Bankruptcy

Delphi’s Turnaround Hinges on Weak Credit Markets

The troubled auto-parts maker asks for an extension in case its reorganization funding falls through.
Stephen TaubFebruary 29, 2008

Delphi Corp. has asked for an additional two months to put together a reorganization plan without outsiders getting involved. The bankrupt auto-parts maker filed the request with a New York bankruptcy court amid concerns about its ability to secure exit funding, according to press reports. Still, Delphi plans to emerge from Chapter 11 by the end of March, according to Reuters, citing a company spokesman.

The company said the current turmoil in the credit markets has made it more difficult to obtain exit financing, according to the wire service. In court papers, Delphi noted it wants the extension out of an “abundance of caution” and expects the plan would become effective “as soon as reasonably practicable,” according to Reuters. The extension would allow Delphi to retain control of its bankruptcy case, the Associated Press says.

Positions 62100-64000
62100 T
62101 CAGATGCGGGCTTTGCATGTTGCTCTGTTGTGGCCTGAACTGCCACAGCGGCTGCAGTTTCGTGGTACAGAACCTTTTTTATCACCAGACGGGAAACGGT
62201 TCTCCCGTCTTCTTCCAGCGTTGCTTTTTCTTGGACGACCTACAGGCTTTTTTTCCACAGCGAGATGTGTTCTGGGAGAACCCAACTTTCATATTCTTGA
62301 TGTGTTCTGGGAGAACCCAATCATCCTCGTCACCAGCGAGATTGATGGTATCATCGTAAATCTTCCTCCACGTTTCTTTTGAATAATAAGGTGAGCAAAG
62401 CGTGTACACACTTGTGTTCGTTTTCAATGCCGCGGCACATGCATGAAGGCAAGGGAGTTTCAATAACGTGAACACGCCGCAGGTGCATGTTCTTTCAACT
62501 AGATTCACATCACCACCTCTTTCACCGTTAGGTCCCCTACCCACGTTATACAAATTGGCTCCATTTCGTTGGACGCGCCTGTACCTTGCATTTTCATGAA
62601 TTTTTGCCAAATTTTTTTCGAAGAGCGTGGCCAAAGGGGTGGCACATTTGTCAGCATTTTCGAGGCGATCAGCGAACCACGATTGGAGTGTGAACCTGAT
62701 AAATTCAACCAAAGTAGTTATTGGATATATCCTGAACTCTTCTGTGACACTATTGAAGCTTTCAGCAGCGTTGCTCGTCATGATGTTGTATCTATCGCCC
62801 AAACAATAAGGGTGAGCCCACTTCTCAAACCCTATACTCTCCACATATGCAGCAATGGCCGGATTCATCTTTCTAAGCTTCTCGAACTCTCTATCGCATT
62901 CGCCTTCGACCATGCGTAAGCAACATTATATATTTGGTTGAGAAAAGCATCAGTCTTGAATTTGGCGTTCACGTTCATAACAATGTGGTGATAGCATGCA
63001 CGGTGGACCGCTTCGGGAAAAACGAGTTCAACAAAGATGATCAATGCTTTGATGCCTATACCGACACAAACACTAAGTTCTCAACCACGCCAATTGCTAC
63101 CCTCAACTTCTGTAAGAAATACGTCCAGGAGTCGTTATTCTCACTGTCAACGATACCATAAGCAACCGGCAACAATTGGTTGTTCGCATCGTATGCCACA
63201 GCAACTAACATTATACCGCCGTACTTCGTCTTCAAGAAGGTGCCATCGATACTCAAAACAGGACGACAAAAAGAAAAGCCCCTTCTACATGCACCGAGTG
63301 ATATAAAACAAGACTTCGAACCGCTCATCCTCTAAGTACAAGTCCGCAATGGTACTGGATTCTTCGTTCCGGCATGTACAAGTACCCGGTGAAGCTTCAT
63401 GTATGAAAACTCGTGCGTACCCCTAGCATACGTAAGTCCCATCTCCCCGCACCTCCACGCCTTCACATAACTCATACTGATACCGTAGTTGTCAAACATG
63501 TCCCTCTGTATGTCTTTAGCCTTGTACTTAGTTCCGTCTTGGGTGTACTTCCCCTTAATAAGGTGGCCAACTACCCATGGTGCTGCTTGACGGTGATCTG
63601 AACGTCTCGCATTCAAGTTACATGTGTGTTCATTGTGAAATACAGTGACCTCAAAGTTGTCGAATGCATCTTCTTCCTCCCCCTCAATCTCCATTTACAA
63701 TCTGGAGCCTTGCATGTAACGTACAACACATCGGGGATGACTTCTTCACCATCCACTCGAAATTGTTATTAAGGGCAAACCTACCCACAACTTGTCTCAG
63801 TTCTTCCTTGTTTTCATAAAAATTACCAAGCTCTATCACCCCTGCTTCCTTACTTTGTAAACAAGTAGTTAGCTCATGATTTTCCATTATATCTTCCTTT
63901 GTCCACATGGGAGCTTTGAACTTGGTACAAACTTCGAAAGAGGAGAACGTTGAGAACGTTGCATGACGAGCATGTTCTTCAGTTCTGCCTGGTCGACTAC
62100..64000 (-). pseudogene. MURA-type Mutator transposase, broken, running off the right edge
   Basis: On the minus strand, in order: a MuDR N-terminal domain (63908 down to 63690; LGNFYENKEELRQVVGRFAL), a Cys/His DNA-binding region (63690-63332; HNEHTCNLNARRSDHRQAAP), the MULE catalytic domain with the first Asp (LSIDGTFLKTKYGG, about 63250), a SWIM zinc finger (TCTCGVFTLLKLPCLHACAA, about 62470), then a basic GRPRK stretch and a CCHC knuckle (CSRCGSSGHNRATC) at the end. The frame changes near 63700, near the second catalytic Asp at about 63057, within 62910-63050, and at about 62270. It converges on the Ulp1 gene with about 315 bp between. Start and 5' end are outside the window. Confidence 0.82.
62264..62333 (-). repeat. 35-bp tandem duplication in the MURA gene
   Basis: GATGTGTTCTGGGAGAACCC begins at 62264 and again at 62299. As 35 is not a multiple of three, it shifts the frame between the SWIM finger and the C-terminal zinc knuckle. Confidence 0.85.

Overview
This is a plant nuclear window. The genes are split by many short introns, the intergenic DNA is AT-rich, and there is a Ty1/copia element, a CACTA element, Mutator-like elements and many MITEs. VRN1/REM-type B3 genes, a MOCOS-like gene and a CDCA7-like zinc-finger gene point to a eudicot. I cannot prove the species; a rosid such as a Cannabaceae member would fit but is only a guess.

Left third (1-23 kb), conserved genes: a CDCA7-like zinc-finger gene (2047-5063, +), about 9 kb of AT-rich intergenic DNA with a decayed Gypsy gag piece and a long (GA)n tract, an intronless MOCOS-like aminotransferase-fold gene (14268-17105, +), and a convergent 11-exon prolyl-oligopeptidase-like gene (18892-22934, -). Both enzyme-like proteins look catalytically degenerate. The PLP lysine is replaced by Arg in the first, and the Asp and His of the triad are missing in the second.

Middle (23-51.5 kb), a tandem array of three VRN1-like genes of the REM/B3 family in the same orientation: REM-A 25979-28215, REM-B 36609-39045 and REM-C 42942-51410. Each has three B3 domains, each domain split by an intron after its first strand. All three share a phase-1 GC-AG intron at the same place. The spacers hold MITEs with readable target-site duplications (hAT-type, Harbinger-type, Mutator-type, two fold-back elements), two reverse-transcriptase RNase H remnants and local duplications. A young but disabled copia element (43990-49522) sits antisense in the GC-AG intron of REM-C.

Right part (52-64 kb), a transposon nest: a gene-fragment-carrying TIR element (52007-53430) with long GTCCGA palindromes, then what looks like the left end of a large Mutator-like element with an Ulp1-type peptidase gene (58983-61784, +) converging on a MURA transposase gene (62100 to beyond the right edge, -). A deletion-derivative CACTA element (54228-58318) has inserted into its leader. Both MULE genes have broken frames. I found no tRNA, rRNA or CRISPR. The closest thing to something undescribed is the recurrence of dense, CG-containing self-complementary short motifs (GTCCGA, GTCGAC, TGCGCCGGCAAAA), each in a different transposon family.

Delphi — which has sought six extensions since filing for bankruptcy protection in October 2005 — is relying on the promise of $6.1 billion in loans to bring it out of Chapter 11, according to the AP.

The reorganization plan depends on an equity investment of as much as $2.55 billion from a group led by hedge fund Appaloosa Management, as well as a settlement deal with former parent General Motors, the AP says. The wire service notes that GM, which still buys parts from Delphi, may need to increase its contribution to the deal.

Meanwhile, the AP points out that part of the Appaloosa deal limits the amount of interest income Delphi can pay on the loans, making it less attractive for lenders. In addition, under the deal, the two lead loan arrangers are not required to take any unsubscribed loans, further complicating the completion of the reorganization, given the rough conditions in the credit markets these days.

Indeed, if the company does not secure the $6.1 billion in exit financing by the end of March, Appaloosa could walk away from the deal, which would jeopardize Delphi’s ability to emerge from bankruptcy.

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